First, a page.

The following text is taken verbatim from the book, 300 Days of Better Writing: A daily handbook for improving your writing written by David Bowman (2010)
“(Note to our friends in Great Britain: reverse the tip in the next paragraph, and you will probably do fine.)
When providing a direct quote or using quotation marks to indicate that you are writing about a word or phrase, the comma or period that ends the phrase or sentence should be placed inside the final quotation mark. (GB: outside the final quotation mark)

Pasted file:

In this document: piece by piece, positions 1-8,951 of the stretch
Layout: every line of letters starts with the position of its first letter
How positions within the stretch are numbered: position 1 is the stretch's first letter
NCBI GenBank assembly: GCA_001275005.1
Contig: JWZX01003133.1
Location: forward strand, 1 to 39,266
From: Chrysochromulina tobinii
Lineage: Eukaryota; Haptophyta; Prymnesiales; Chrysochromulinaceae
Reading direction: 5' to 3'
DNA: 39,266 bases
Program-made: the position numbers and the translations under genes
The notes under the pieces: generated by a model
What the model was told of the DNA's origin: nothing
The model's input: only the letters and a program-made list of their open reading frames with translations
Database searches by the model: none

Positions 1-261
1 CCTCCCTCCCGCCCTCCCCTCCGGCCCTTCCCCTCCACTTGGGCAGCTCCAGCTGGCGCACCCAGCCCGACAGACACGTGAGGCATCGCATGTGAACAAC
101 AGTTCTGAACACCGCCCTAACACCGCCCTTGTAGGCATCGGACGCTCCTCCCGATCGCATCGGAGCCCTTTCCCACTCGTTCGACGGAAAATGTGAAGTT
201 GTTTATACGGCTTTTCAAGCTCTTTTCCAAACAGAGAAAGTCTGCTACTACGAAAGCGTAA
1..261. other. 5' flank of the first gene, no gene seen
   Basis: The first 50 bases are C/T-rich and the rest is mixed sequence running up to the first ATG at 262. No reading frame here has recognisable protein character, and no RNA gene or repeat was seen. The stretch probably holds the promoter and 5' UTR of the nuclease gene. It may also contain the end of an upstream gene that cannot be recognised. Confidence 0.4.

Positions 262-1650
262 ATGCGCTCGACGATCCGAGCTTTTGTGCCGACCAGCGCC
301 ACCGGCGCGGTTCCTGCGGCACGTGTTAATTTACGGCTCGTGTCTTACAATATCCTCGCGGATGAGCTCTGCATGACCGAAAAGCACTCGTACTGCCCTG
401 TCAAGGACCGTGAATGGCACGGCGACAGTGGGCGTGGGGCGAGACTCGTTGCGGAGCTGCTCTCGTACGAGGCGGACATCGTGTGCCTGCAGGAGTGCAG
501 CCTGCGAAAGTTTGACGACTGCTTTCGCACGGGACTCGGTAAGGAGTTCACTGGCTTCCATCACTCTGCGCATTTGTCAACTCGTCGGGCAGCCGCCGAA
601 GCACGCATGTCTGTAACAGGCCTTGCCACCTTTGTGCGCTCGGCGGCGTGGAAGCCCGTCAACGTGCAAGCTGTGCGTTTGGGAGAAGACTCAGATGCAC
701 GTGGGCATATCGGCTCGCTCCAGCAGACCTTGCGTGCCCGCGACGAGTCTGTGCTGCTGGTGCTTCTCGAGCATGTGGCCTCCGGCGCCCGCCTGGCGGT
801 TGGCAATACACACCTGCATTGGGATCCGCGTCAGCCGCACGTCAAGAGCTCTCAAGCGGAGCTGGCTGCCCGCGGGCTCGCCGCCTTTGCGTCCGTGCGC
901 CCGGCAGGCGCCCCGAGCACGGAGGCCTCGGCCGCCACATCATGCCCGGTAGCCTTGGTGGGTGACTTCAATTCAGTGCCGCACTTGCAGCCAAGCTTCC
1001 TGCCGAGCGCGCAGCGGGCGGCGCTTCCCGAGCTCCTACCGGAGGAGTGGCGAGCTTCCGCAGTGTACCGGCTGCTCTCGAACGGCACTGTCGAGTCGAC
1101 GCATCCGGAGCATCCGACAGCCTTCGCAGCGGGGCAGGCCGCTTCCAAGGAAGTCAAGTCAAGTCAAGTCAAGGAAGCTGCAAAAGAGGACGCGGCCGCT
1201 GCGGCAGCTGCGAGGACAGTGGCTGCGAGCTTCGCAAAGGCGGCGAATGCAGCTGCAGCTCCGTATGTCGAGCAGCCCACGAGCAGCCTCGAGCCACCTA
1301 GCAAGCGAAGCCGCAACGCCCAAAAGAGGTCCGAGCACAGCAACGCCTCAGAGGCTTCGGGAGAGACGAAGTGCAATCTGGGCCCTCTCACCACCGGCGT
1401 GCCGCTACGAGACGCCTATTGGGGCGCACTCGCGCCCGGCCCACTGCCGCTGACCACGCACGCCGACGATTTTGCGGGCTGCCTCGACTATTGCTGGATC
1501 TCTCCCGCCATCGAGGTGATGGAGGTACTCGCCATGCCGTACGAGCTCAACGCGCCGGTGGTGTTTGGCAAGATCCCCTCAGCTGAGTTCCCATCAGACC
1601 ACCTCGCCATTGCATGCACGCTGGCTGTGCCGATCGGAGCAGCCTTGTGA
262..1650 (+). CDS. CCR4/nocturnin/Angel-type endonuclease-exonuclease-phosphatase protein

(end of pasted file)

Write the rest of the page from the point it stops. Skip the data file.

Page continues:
John said, “I am in love with Julie.”
Many people don’t pronounce the final sound of the words “fast,” “quit,” and “stop.” When the man shouted “Halt,” I ran away.
However, if your final punctuation is a question mark, semicolon, or colon, and if that punctuation mark is not part of the quote, then it should go outside.
Did the boss say “fire everyone you can”?
(Note: We removed the quotation marks from around the examples so the quotation marks we’re trying to indicate are obvious.)”